1. The mood states that people experience can be influenced by physical environments in positive or negative ways, with exposure to natural settings enhancing positive emotion and reducing mental stress.
2. Complex acoustic-visual environments are emerging in high-density cities across the world, with a mix of residents and nonlocal people experiencing different responses to particular urban environments.
3. There is a critical gap in our knowledge related to the impact of acoustic and visual landscapes on multidimensional mood states relative to emotion, attention, and stress, particularly in the context of high-density cities.
The article "Impacts of nature and built acoustic-visual environments on human’s multidimensional mood states: A cross-continent experiment" provides an overview of the impact of natural and built environments on human mood states. The article highlights the importance of understanding the impact of physical environments on human health and cognitive performance, as well as the potential negative consequences associated with negative mood states.
The article presents a comprehensive review of existing literature related to the impact of natural and built environments on human mood states. It discusses various theories related to attention restoration, stress reduction, prospect-refuge theory, information processing in landscape settings, and the role of visual and acoustic stimuli in shaping human perception.
However, there are several potential biases and limitations associated with this study. Firstly, the study focuses primarily on high-density urban areas, which may not be representative of all types of environments. Secondly, the study only examines local and non-local participants' responses to various acoustic and visual stimuli without considering other factors that may influence their mood states.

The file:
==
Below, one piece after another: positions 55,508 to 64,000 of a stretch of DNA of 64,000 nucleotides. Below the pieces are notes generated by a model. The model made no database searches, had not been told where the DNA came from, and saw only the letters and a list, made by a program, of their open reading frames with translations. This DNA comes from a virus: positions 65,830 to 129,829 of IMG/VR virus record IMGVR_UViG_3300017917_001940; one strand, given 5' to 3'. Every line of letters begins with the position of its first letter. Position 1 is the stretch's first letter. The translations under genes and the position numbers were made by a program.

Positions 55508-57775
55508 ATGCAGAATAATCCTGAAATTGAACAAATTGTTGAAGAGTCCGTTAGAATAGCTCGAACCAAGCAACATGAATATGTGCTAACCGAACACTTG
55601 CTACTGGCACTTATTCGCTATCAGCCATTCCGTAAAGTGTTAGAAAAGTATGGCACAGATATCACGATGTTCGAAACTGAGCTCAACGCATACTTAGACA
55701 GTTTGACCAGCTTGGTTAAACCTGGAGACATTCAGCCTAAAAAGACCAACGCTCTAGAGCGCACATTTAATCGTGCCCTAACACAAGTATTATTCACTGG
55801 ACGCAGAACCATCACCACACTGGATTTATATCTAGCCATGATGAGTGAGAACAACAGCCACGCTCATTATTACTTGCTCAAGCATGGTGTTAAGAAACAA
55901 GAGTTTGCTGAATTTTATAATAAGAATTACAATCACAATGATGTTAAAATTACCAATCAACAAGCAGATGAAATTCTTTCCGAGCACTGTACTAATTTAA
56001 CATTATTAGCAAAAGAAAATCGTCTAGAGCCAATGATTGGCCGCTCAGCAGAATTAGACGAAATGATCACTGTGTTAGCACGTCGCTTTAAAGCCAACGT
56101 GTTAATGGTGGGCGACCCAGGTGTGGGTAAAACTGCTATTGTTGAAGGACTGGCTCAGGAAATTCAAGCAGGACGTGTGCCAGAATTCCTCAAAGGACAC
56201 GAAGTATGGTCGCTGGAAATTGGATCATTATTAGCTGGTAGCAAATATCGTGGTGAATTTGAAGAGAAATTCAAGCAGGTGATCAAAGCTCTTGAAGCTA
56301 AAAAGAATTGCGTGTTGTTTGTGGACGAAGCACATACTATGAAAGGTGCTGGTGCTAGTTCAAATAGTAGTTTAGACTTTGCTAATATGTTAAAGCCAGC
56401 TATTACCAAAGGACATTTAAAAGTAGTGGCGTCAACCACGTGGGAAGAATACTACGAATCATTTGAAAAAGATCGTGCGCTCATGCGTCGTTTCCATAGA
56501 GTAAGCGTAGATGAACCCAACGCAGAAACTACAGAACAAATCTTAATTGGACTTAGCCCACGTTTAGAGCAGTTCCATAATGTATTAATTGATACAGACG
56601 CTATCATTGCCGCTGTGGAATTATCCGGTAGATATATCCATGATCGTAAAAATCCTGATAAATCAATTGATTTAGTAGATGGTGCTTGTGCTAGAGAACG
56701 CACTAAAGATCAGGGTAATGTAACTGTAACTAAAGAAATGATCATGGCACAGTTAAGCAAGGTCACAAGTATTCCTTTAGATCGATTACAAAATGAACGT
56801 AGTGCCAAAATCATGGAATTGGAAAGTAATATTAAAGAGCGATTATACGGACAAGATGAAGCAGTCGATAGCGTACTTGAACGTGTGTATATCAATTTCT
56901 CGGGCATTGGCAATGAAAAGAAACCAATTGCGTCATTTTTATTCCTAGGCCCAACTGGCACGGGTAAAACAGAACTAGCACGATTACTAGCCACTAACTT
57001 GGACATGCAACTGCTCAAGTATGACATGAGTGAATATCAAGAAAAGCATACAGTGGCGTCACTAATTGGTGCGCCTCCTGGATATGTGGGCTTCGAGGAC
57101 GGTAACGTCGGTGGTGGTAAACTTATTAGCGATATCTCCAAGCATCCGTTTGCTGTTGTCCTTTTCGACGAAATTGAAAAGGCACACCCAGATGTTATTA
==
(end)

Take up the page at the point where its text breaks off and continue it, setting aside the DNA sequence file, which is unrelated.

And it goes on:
Additionally, while the article provides a comprehensive review of existing literature related to the impact of natural and built environments on human mood states, it does not provide sufficient evidence for some claims made. For example, while it is suggested that exposure to natural settings can enhance positive emotion and reduce mental stress, there is limited evidence provided to support these claims.
Furthermore, while the article acknowledges that exposure to anthropogenic sounds can have adverse impacts on mood states, it does not explore potential counterarguments or alternative perspectives related to this issue. Additionally, there is limited discussion regarding potential risks associated with exposure to certain types of acoustic or visual stimuli.
Overall, while this article provides a valuable overview of existing research related to the impact of natural and built environments on human mood states, there are several limitations associated with this study that should be considered when interpreting its findings.